Each month has its designations, reminding us to focus on certain events. Men's Health Week is June 13 - 19! With Father's Day falling on June 19th, it's the perfect time to brush up on what you need to know to keep the men in your lives healthy!
I scoured through some sources to locate good information and tips for achieving and maintaining a healthy lifestyle. In our country, the leading causes of death in men are:
- cardiovascular disease
- injuries from accidents
Men are generally less likely than women to establish a professional relationship with a physician. Yet considering these statistics, they ought to:
- only 37 percent of men (over 18) regularly exercise
- 23 percent of men over 18 smoke, or regularly use tobacco products
- 32 percent drink more than five alcoholic drinks in one day, more than once during the past year
According to the Centers for Disease Control, 32 percent of American adult males are overweight. Most health experts agree that following these simple steps, could improve health for American males:
- improved diet and nutrition
- keeping their mid-section lean
- keeping blood pressure within normal limits
- preventing or controlling diabetes
- watching cholesterol
Yet there are a few other tips that can improve overall health. They include taking extra precautions to prevent eye injuries during sports activities, wearing sunblock to prevent skin cancer and wearing protective equipment when working with machinery, to minimize the risk of injury.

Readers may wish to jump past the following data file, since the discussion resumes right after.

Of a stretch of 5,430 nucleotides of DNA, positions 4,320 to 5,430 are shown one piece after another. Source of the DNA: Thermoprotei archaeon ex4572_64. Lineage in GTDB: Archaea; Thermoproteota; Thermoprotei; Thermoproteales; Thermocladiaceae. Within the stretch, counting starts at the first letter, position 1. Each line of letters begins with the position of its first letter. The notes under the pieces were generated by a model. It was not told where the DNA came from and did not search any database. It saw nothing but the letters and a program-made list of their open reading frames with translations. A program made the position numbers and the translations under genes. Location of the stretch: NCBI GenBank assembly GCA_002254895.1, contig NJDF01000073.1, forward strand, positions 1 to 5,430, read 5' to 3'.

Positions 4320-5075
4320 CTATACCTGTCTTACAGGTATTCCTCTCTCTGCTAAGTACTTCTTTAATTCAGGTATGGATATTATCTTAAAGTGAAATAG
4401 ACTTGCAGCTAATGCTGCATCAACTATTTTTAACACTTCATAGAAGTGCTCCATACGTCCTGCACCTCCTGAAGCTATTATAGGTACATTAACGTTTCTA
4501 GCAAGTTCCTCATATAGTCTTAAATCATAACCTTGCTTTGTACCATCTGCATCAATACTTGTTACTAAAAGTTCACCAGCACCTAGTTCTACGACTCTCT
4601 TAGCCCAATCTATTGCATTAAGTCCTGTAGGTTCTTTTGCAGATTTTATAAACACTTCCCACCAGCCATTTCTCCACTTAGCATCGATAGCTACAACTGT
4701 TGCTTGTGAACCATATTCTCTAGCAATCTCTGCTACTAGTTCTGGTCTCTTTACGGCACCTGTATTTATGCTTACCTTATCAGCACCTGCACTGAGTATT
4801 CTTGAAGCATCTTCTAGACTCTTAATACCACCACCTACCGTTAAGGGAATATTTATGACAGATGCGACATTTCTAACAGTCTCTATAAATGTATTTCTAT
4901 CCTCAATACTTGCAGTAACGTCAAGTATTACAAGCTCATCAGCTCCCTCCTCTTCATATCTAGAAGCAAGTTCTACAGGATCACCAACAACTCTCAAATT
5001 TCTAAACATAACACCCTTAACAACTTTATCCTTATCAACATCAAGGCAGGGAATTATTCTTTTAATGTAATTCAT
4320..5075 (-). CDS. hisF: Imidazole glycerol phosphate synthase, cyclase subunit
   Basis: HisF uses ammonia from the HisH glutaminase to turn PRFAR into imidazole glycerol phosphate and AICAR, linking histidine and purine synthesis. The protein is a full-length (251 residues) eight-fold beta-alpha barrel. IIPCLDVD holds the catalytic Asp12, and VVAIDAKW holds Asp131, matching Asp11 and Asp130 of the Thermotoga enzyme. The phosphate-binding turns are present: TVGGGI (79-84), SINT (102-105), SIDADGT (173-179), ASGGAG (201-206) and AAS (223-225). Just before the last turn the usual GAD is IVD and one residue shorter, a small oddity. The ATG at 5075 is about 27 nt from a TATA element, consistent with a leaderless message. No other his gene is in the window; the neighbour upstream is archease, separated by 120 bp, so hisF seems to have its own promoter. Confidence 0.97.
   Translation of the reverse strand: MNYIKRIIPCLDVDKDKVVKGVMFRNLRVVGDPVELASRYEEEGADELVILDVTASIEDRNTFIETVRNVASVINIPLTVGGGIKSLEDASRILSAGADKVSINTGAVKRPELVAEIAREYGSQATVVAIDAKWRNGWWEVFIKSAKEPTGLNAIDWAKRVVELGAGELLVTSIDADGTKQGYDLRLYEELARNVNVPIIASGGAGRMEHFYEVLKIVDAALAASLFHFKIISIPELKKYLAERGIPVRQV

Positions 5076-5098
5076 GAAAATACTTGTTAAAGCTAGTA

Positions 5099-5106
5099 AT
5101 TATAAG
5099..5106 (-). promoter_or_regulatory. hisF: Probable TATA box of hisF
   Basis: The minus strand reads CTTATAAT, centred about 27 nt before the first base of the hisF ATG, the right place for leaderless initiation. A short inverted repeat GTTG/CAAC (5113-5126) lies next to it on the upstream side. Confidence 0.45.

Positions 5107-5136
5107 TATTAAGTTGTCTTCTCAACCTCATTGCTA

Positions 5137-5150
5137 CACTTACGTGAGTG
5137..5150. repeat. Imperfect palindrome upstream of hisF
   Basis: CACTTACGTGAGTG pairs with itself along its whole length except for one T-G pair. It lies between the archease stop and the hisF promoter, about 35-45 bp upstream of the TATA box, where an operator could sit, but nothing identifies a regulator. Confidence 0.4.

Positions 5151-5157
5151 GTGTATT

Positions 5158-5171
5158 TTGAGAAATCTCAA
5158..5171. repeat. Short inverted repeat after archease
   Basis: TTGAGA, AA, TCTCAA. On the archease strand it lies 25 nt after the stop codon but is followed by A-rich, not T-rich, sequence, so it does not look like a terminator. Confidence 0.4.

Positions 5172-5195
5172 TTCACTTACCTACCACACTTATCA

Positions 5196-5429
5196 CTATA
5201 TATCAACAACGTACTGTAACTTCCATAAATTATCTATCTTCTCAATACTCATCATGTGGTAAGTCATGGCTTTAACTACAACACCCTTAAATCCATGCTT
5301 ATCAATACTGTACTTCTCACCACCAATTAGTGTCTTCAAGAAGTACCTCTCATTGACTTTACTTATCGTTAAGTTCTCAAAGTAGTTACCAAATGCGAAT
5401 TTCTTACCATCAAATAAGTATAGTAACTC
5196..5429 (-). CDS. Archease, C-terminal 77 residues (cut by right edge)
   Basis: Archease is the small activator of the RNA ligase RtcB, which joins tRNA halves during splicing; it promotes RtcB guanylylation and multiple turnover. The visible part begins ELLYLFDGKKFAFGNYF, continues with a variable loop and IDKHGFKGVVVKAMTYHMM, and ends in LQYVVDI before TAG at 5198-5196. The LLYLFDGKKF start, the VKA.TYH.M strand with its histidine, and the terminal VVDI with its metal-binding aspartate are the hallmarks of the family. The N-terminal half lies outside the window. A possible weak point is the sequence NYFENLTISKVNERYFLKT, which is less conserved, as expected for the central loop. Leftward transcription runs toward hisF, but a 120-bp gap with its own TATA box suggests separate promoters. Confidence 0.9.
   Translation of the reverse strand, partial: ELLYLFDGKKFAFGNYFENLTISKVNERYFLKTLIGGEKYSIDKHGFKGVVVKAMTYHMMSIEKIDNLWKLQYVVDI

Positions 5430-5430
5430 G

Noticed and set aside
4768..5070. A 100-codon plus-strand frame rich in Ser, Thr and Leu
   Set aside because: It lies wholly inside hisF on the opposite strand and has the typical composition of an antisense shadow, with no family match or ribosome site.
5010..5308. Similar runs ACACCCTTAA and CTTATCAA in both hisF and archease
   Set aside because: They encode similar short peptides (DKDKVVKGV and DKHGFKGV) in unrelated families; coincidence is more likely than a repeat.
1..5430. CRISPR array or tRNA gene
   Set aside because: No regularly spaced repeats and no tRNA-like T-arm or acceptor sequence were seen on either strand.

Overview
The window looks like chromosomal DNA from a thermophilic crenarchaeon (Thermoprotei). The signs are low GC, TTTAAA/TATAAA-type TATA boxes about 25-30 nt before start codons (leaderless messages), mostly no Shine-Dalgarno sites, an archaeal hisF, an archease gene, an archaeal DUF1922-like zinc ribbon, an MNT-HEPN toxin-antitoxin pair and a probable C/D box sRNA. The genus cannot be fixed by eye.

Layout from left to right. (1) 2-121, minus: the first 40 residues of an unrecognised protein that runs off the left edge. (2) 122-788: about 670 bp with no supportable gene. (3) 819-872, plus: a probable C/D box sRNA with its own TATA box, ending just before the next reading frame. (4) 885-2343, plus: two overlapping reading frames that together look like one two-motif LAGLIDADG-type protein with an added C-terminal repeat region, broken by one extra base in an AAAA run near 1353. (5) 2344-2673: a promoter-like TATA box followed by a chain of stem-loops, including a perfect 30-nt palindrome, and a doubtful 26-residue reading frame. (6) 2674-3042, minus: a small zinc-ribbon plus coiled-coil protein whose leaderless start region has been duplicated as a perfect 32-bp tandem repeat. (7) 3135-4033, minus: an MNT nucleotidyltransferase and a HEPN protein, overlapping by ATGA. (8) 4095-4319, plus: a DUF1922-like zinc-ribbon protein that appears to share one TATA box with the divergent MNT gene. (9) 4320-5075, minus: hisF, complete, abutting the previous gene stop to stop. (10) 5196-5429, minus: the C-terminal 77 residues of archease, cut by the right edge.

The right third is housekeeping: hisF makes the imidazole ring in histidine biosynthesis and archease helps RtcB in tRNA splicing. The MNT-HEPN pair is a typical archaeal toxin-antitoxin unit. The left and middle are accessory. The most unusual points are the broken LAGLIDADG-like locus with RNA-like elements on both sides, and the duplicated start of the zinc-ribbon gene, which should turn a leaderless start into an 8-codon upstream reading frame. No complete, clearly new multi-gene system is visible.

Questions About Cancer:
There are cancers that affect men as well.
Colorectal cancer is considered one of the most preventable cancers, if you know to look for it. Experts recommend screening colonoscopies after age 50. If you are less than 50-years-old and cancer runs in your family, have your first colonoscopy 10 years before the person was diagnosed.
Prostate cancer is the most common cancer in men. And while the concept makes some men run for cover, a yearly exam after age 40 is worth the discomfort, experts say. Add lycopene-rich foods to your diet, to reduce your risk. With the arrival of warmer weather, it’s easy to add a few servings of watermelon and tomatoes to your daily meals.
Testicular cancer is more common among men between the ages of 15-35 and is usually linked to a strong family history. Experts urge you to perform, monthly exams, being alert for lumps and bumps, testicle enlargement or a full sensation in the lower abdomen.
A more complete list of available screenings offer a good starting point for developing a customized list tailored to your family history, exposure risks, and concerns. Log on to: www.menshealthnetwork.org/library/pdfs/GetItChecked.pdf.
Nutrition also plays a central role in maintaining good health. The Tuesday Gulfport Fresh Market allows the purchase fresh and locally produced fruit and vegetables. There are also more than a handful of healthy eating choices in town. From tasty veggie wraps at Yummy’s Gulfport, to tangy salsas at Peg’s Cantina, to tasty tomato tarts at T and Me Tea Company, you can easily get five servings of fruit and vegetables daily. That's important because they are good sources of nutrients and carbohydrates.